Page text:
A third grade teacher, a Pre-K teacher, and an elementary school physical education teacher were announced Tuesday as the finalists for 2023 West Hartford Teacher of the Year.
By Ronni Newton
Tuesday was Teacher Appreciation Day – which falls midway through Teacher Appreciation Week – and it’s also the traditional time the 2023 finalists for West Hartford Teacher of the Year are announced to the Board of Education.
The three finalists this year include Eric Feeney, a third grade teacher at Wolcott Elementary School; Dylan Geisler, a physical education teacher at Smith STEM School; and Emily McMurray, a Pre-K teacher at Charter Oak International Academy.
The rigorous Teacher of the Year program is “entirely teacher-driven, teacher led,” Superintendent Paul Vicinus told the Board of Education. The process begins with nominations from their colleagues, submission of a resume and an essay, recommendation letters, and having a lesson videotaped. A committee of teachers narrows the pool to three, who are then formally interviewed by a Teacher of the Year committee.
Feeney is in his 10th year teaching at Wolcott, and while he is currently teaching third grade he’s also taught second and fifth grades. Before joining West Hartford Public Schools, he taught for nine years in Waterbury. He has a bachelor’s in sociology from Southern Connecticut State University and has his master’s in education and sixth year degree from the University of Bridgeport.
Feeney said he was nominated for Teacher of the Year in 2020, but this is his first time as a finalist.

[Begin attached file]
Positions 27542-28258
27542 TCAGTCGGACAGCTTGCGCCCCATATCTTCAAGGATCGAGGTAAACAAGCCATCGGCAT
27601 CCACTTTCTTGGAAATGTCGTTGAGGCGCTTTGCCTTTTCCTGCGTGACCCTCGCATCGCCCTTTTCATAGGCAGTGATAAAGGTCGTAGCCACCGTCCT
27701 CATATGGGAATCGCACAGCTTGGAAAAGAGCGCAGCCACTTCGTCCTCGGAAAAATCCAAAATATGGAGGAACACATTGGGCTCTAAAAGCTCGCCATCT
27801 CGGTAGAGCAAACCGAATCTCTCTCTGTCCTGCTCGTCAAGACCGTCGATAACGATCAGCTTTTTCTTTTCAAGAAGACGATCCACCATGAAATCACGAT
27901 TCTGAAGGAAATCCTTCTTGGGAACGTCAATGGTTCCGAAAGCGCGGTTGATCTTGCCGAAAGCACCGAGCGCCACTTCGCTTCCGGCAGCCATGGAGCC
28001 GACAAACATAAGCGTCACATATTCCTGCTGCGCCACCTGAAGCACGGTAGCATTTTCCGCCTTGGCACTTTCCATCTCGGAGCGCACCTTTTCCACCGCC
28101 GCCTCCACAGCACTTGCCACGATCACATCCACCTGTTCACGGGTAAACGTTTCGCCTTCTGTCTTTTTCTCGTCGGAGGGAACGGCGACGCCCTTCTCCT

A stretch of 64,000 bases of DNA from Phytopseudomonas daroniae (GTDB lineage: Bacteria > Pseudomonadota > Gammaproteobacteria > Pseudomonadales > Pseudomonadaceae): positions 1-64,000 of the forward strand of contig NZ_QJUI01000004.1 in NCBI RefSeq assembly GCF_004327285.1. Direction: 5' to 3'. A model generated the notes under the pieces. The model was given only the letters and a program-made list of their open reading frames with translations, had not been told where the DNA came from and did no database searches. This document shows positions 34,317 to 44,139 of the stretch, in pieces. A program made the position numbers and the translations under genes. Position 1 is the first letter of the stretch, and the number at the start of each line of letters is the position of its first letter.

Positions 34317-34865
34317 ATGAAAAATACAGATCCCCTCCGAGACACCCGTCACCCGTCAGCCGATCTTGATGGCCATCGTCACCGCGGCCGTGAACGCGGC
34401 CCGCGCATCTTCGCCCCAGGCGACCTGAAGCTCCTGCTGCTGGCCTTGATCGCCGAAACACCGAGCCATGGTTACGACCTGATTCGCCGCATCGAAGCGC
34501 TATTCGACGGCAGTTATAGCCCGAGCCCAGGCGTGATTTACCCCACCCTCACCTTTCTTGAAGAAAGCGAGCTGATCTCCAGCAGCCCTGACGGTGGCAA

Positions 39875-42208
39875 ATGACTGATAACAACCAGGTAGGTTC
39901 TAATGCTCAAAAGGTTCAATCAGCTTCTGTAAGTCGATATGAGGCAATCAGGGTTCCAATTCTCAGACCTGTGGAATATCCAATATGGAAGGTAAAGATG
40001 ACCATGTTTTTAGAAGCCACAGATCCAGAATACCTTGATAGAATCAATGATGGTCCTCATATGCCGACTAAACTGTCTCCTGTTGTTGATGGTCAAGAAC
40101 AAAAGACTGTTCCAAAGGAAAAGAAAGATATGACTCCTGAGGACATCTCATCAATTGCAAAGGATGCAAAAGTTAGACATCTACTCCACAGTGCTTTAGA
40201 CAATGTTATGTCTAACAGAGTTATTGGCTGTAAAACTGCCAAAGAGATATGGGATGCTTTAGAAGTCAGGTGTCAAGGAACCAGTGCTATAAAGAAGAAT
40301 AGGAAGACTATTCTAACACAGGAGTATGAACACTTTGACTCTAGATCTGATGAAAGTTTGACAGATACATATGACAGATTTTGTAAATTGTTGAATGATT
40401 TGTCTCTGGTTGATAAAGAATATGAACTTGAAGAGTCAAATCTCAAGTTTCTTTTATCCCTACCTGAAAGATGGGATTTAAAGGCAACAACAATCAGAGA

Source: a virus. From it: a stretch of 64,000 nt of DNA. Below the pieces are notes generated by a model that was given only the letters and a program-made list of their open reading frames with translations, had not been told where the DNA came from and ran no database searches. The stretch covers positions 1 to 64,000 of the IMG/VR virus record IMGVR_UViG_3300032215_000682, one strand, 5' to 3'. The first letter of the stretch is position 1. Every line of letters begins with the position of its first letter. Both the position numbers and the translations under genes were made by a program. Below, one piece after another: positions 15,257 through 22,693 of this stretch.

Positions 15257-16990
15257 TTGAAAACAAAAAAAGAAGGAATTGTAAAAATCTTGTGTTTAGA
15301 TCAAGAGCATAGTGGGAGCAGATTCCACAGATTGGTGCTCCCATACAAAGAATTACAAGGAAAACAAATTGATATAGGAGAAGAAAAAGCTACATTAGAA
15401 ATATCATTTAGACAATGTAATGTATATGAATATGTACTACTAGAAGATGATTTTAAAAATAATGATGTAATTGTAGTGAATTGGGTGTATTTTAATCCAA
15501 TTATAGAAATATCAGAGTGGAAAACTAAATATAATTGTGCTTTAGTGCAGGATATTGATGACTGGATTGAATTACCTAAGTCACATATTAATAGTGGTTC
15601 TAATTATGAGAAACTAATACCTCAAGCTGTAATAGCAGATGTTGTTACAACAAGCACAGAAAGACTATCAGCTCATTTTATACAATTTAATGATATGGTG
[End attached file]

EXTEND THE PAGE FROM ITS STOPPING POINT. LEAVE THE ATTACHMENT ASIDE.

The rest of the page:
When asked why he thought he was nominated, Feeney said, “I’m a team player, working hard. I love everyone at the school and I care about my students in and out of the classroom,” he said.
“I love to get the kids up and moving, and create fun and engaging lessons,” Feeney said. He also focuses on having a strong relationship with parents, and building rapport with his students and their families.
And of course there’s Friends of Feeney, a nonprofit that Feeney started in 2016 initially to help two Wolcott families who were dealing with tragedy. The organization has since expanded its mission throughout West Hartford spreading the “#BeAGoodFriend” message through its now ubiquitous magnets and stickers and even a mural on the side of an Elmwood building.
“He’s sometimes known simply as ‘Feeney,’ which I think is a throwback to his military experience,” Vicinus said when announcing the Teacher of the Year finalists, which he was careful to note was done in alphabetical order.
He noted that Wolcott Principal Scott Dunn said, “You cannot find a person with a bigger heart,” and Feeney’s passion and commitment to his nonprofit has been noticed throughout the community, including in his being the honoree for this year’s St. Patrick’s Day parade. It’s been said that he “clears paths by removing barriers, and he is also a culture catalyst” who has been a national presenter at a national conference on the future of education technology.
Feeney is a cheerleader for and has immeasurable pride in Wolcott, Vicinus said, earning him cult status at the school where he is engaged well beyond the classroom. “To borrow your own turn of phrase, I hope we can all be counted as ‘Friends of Feeney,'” Vicinus said.
While teaching at Wolcott, Feeney also noted that he was so fortunate to have his twin daughters – who are now freshmen at Conard – attend the school where he works.
Geisler has been teaching at Smith STEM for five years, but he’s been in the district for 10 years.
“This is my seventh school,” Geisler said, noting that he started off part-time as a 0.5 FTE, and has traveled between schools and taught physical education at Wolcott, Aiken, Bugbee, Whiting Lane, and Webster Hill elementary schools (the latter of which he attended), as well as at Conard High School (where he is a 2007 graduate).